Incurrent and excurrent siphons are the tubular structures that burrowing bivalve molluscs, such as clams, use to feed, respire, reproduce and expel waste into the water, while the body of the bivalve remains buried beneath the surface of the sediment, where it is hidden from predators.
Many species of aquatic bivalves have siphons that allow them to move and respire, but paired, incurrent and excurrent siphons are found only in bivalves that live a large portion of their lives under the sediment. The siphons reach to the surface for water, food and reproduction, while the bivalve stays buried. The length and appearance of the siphons vary in response to the habitat of each bivalve species, as some species burrow much deeper than others in different types of sediment.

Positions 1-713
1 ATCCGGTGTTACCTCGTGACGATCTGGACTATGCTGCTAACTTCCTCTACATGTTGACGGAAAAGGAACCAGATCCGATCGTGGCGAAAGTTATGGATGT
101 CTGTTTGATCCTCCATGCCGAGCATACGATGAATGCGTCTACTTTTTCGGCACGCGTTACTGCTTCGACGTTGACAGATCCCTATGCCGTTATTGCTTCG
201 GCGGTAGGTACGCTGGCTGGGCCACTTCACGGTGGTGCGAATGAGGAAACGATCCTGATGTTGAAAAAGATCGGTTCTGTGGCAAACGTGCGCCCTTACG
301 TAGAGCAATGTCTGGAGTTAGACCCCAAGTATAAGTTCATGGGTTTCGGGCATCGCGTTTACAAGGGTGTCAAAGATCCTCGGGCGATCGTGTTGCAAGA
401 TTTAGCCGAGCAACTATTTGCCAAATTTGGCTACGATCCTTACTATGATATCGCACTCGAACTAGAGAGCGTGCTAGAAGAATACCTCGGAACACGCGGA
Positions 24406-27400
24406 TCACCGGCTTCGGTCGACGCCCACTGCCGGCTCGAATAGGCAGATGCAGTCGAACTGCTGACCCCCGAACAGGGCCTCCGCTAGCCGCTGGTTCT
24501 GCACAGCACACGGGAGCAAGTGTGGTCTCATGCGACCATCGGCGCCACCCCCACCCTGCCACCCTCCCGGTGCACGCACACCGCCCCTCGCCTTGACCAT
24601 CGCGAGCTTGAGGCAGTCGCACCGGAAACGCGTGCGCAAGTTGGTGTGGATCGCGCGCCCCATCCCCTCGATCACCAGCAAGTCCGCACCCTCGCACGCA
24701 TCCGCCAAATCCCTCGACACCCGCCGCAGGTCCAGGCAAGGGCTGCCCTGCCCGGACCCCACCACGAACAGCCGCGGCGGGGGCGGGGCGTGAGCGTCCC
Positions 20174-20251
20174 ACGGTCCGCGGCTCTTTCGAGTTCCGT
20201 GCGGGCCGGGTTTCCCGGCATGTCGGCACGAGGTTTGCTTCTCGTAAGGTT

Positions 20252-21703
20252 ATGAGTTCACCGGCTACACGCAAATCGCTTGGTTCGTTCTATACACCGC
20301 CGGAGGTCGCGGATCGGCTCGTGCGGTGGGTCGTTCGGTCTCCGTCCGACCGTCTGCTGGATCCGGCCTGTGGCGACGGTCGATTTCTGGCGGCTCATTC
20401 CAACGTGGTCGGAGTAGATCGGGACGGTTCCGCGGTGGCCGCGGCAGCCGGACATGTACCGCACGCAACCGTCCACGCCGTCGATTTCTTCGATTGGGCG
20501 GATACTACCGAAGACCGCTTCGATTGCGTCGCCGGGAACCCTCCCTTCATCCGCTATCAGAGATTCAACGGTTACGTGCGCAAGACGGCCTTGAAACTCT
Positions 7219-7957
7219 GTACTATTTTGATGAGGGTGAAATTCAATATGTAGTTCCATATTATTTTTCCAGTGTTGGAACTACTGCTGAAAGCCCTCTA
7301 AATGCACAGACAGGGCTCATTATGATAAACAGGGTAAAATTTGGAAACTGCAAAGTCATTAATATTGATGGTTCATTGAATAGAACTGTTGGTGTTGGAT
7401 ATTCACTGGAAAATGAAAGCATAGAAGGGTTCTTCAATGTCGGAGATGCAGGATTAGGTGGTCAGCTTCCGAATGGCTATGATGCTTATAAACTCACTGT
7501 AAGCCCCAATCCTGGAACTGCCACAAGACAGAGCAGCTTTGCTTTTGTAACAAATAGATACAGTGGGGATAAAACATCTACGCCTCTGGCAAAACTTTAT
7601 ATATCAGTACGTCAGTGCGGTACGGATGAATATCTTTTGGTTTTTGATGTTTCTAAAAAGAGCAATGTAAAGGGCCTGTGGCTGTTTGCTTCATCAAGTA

For feeding and respiration, the incurrent siphon protrudes from the surface of the sediment to take in water, small microorganisms and nutrients, which are then filtered through the gills. The gills secrete mucus to catch food particles, allowing excess water and waste to pass through and out of the excurrent siphon. The siphons also function as reproductive mechanisms. In female bivalves, the incurrent siphon receives sperm released by males upstream. Fertilization occurs inside the female, and the larvae develop in the gills before being discharged into the water through the excurrent siphon.